Last week, not many people knew that the College Now’s fall semester had ended. With this term over, a new one will start in the spring. Students may wonder, “What is college now?” and “why is it useful to me?”

College Now is a program that allows high school students to take college classes while in high school. You can earn college credits that can be transferred to a specific CUNY and/or SUNY college. The courses you can acquire vary depending on the subject of the course and the specific requirements needed to be involved in the class. The application packet comes with a list of courses, the date and time of each class, course descriptions, and the application itself. Along with your application, your transcript needs to be attached as well.                                                                                                                                                                                                                                                                                                     It is fairly simple to sign up for College Now, but there isn’t a guarantee that everyone will be accepted. It’s not like the coordinators of College Now just randomly pick a name out of a hat and choose someone. Based on your transcript, it depends on whether you get chosen or not, not saying it has to be crystal clear.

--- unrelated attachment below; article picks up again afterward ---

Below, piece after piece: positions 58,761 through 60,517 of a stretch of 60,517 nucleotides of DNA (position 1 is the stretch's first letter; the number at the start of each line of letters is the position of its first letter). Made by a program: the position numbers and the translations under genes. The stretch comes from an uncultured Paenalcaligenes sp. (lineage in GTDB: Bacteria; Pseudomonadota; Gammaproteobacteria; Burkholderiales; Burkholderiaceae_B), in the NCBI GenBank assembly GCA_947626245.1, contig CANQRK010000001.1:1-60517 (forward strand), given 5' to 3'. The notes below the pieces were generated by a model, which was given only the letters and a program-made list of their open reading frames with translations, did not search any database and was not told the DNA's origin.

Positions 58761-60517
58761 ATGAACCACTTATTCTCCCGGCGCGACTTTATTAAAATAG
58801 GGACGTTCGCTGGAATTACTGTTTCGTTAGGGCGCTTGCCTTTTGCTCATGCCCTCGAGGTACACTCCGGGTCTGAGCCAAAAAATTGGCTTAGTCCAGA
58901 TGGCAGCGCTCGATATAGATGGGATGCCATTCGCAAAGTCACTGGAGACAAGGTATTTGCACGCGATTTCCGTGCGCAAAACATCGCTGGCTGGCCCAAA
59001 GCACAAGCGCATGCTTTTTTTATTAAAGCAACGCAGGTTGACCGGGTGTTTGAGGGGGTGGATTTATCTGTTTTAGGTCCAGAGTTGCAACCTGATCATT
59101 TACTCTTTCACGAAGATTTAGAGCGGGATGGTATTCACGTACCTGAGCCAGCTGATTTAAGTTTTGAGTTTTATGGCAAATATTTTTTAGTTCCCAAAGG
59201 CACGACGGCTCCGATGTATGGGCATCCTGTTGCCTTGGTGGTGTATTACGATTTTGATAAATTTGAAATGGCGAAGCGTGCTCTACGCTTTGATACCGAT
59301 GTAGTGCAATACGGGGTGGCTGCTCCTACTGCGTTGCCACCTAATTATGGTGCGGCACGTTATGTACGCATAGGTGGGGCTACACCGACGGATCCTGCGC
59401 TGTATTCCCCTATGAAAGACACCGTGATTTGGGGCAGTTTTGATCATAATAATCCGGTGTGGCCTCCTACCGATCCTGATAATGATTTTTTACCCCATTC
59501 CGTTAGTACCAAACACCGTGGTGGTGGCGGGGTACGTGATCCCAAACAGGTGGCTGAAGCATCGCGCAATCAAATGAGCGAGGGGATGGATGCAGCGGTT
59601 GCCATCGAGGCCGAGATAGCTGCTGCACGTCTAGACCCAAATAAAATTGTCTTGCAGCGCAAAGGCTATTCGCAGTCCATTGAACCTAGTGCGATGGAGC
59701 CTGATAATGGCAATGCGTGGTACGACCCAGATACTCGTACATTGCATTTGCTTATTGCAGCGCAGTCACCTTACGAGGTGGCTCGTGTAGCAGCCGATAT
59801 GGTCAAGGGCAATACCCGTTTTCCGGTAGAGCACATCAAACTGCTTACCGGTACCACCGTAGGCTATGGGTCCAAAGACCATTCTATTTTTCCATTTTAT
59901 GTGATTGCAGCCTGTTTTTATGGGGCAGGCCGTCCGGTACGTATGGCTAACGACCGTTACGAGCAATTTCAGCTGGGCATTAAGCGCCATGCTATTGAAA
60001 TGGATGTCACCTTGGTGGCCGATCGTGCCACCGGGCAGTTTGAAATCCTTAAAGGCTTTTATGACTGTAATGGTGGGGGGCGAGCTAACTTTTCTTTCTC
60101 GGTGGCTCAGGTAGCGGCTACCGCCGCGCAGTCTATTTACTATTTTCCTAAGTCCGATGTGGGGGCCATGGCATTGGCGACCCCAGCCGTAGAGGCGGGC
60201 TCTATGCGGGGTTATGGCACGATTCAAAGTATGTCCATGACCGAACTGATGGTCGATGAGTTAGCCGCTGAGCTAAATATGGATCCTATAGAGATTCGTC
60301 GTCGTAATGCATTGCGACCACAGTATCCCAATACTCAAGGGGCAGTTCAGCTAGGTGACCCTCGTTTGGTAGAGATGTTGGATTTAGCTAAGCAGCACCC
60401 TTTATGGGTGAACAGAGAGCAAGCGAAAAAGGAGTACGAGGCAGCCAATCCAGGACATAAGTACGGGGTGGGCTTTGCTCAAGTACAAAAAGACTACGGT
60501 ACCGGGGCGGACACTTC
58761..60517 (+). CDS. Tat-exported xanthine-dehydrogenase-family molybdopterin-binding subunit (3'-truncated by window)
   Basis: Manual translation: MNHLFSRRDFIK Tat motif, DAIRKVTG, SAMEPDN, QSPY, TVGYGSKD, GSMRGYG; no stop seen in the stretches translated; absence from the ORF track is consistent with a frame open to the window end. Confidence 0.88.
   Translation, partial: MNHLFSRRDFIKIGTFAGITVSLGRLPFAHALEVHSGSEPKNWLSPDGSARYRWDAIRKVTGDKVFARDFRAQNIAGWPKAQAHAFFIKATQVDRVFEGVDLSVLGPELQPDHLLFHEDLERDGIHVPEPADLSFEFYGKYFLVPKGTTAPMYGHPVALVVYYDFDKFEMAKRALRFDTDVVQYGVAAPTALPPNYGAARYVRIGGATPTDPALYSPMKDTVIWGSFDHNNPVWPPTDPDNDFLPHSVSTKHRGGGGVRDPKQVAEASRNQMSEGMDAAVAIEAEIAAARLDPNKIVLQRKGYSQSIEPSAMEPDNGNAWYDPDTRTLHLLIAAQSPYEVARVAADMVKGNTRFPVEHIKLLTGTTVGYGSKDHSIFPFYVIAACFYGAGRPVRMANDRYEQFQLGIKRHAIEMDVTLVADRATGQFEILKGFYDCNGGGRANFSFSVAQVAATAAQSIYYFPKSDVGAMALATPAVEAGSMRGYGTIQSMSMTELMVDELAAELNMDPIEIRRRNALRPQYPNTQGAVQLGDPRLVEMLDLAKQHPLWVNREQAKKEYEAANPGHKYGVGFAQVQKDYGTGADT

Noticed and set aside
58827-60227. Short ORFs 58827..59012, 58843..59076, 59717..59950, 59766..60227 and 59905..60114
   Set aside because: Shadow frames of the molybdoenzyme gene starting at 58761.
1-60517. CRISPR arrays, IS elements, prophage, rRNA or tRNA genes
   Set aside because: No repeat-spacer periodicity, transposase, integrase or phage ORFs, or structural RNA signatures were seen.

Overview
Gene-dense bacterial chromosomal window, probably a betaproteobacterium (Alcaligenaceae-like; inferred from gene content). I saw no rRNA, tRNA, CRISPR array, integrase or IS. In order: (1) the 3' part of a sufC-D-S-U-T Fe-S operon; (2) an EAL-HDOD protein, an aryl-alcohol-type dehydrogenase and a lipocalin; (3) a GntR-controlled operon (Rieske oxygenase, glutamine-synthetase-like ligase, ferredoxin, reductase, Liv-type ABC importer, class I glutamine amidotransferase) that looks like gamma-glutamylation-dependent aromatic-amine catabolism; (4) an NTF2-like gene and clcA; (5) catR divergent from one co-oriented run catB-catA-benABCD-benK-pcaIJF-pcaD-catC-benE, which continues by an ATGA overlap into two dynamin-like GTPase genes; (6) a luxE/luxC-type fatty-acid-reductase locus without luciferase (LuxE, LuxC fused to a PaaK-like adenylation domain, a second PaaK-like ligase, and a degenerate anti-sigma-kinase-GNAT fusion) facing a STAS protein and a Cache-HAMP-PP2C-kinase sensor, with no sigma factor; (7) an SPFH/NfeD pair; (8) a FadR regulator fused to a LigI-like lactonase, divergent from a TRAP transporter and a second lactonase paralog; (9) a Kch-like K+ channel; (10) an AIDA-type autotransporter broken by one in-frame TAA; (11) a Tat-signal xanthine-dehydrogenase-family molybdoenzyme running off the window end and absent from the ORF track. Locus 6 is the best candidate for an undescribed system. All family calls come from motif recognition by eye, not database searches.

College Now is beneficial for students because it exposes them to the college experience. Not only do students take college classes to earn credits, they also get to learn in a college environment, meaning they go to the college that offers the program. The students even get their own college ID.

Being in a college environment helps high school students to get a taste of what college is like. Instead of going to the same school every day, they are able to meet new people that are involved in the program and are able to express themselves intellectually.

If you are interested in signing up for College Now, it is wise to fill out an application to apply for the spring term before time runs out.

By: Naomi Bisnauth

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